Photo Credit: Aharon Hefer
Nanodiamond applied on skin samples and penetrated through all skin layers: nanodiamond concentration reduces as the layer is deeper.

The skin is one of the largest and most accessible organs in the human body but penetrating its deep layers for medicinal and cosmetic treatments still eludes science.

Although there are some remedies — such as nicotine patches to stop smoking — administered through the skin, this method of treatment is rare since the particles that penetrate must be no larger than 100 nanometer (one thousandth of a centimeter).


Creating effective tools using such tiny particles is a great challenge.

Because the particles are so small and difficult to see, it is equally challenging to determine their exact location inside the body – information necessary to ensure that they reach intended target tissue. Today such information is obtained through invasive and often painful biopsies.

A novel approach developed by researchers at Bar-Ilan University in Israel provides an innovative solution to overcoming both of these challenges.

Combining techniques in nanotechnology and optics, the researchers produced tiny (nanometric) diamond particles so small that they are capable of penetrating skin to deliver medicinal and cosmetic remedies.

In addition, they created a safe, laser-based optical method that quantifies nanodiamond penetration into the various layers of the skin and determines their location and concentration within body tissue in a non-invasive manner – eliminating the need for a biopsy.

The innovation was published by researchers from the University’s Institute of Nanotechnology and Advanced Materials, in cooperation with the Kofkin Faculty of Engineering and Department of Chemistry, in the scientific journal ACS Nano.

Nanodiamonds — a millionth of a millimeter in size — are produced by detonating explosives inside a closed chamber. Under these conditions, high temperature and pressure cause the carbon atoms found in explosives to fuse together.

The nanodiamonds created in the process are small enough to penetrate tissue – and even cells — without inflicting harm.

Nanodiamonds and Drug Delivery
Much like trucks that make deliveries, artificial diamonds can deliver various medications to intended targets, and their distance and location may be controlled due to the minute size of the nanodiamonds. The approach to drug delivery using nanoparticles has already proven successful in previous research.

The nanodiamonds newly developed at Bar-Ilan University have also been proven effective antioxidants. This property ensures that particles penetrating the body are both safe and therapeutic, as their chemical properties allow them to be coated with medication prior to their insertion into the body.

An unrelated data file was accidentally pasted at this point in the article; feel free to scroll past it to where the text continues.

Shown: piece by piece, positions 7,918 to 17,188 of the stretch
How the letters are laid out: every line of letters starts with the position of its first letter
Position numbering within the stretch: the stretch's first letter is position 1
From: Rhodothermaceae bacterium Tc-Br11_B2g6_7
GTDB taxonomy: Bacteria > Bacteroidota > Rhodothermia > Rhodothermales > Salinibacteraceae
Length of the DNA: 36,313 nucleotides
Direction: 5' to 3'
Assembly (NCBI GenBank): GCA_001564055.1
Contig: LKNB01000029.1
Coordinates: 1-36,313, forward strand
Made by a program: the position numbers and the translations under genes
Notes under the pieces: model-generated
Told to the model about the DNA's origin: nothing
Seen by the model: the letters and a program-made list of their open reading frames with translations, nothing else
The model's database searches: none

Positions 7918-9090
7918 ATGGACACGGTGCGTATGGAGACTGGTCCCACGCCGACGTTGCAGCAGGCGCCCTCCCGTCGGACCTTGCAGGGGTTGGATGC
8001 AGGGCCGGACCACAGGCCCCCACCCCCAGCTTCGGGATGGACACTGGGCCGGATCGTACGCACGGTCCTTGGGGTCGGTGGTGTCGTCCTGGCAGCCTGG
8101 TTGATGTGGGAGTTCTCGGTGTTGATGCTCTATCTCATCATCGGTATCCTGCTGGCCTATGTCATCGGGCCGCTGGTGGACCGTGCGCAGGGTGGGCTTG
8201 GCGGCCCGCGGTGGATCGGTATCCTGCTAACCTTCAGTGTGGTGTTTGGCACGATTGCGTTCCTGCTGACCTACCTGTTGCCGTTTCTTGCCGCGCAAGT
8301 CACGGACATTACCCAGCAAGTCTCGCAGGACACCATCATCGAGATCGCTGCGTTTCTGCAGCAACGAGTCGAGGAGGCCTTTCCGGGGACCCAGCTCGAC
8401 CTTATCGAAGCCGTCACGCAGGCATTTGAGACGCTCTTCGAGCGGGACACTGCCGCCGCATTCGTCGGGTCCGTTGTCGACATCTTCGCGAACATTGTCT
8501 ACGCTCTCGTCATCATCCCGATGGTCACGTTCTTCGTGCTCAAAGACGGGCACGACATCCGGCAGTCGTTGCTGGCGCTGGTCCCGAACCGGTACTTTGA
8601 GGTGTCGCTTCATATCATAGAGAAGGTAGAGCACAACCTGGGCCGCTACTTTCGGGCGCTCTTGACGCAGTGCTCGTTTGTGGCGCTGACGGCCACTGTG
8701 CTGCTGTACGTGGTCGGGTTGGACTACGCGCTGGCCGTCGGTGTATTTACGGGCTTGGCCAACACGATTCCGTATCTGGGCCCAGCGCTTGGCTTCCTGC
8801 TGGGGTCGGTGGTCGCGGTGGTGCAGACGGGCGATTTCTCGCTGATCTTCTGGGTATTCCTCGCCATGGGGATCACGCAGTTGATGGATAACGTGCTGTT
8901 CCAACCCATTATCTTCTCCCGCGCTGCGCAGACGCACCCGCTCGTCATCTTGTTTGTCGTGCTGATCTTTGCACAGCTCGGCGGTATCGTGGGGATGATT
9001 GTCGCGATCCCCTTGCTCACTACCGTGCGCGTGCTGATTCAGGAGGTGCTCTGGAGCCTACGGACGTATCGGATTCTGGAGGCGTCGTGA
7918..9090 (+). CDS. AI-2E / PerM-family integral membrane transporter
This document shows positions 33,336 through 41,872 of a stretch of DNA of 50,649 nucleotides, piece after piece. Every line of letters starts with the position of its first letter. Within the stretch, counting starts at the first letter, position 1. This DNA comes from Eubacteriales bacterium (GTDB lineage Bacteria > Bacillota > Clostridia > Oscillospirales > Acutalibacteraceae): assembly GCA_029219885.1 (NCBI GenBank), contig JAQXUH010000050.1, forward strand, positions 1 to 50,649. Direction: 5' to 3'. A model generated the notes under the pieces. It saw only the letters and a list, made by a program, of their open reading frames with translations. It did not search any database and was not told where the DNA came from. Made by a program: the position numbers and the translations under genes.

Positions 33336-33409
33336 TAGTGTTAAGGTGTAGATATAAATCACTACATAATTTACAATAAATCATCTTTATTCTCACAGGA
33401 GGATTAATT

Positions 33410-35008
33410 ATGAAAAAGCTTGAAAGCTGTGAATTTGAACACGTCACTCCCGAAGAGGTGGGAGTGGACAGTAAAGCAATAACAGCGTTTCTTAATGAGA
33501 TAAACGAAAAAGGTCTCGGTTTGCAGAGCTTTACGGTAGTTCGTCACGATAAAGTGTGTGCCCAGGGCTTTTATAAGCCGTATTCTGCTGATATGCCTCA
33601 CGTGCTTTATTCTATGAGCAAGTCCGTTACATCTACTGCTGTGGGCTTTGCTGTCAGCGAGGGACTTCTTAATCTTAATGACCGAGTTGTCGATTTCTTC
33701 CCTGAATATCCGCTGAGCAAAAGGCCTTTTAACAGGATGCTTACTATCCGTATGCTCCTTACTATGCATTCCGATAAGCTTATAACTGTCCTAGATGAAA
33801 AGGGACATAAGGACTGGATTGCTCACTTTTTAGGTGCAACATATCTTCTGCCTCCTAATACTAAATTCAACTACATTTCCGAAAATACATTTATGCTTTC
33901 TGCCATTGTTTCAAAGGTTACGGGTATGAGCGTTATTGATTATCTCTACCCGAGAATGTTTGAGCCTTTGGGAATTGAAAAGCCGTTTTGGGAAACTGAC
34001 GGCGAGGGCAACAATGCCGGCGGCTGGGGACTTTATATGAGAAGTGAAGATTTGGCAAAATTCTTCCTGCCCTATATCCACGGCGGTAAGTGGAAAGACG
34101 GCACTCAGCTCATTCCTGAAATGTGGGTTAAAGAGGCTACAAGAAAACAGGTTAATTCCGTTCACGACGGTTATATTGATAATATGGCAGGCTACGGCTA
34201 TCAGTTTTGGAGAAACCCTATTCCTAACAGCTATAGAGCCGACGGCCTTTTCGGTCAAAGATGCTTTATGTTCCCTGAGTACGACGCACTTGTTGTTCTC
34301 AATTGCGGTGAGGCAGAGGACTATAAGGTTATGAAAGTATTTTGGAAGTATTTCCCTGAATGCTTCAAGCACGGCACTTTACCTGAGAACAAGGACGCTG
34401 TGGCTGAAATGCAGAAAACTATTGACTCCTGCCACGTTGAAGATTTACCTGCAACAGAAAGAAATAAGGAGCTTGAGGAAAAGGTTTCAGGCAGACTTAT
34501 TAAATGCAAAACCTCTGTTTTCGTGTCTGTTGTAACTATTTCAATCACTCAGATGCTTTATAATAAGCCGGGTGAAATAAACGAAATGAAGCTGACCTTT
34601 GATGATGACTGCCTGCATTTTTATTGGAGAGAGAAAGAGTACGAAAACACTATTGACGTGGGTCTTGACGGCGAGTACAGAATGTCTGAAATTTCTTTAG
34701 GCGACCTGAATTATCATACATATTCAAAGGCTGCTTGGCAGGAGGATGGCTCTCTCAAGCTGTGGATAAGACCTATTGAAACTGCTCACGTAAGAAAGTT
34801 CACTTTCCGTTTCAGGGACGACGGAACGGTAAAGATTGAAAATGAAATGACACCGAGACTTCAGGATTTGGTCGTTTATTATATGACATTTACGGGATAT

Tracking Nanodiamonds Through Optics
The optical method developed by the research team enables them to identify relative nanodiamond concentrations of particles in the different layers of skin (epidermis, dermis and fat) through safe and non-invasive sensing based on a blue wavelength laser, a unique finding in itself given the fact that red wavelength lasers are generally used in human medical exams and treatments.

To determine their location in the skin and in what concentration, patients are briefly exposed to the blue laser beam. An optical system creates a photograph-like 3D image through which optical changes in treated tissue can be extracted and compared to adjacent, untreated tissue using a specially created algorithm.

“This is a significant development in dermatology and in optical engineering,” says Prof. Dror Fixler, Director of the Institute of Nanotechnology and Advanced Materials at Bar-Ilan University and a member of the research team.

The development “could open the door to developing drugs applied through the skin alongside modern cosmetic preparations using advanced nanotechnology,” he added.

Fixler’s research, assisted by researcher Channa Shapira and others, demonstrates the importance of optical innovation in clinical application.


Previous articleWhere Am I: Traffic Lights
Next articleUS Fifth Fleet Thwarts Iranian Attempt to Seize Navy Vessel in Gulf
Hana Levi Julian is a Middle East news analyst with a degree in Mass Communication and Journalism from Southern Connecticut State University. A past columnist with The Jewish Press and senior editor at Arutz 7, Ms. Julian has written for, and other media outlets, in addition to her years working in broadcast journalism.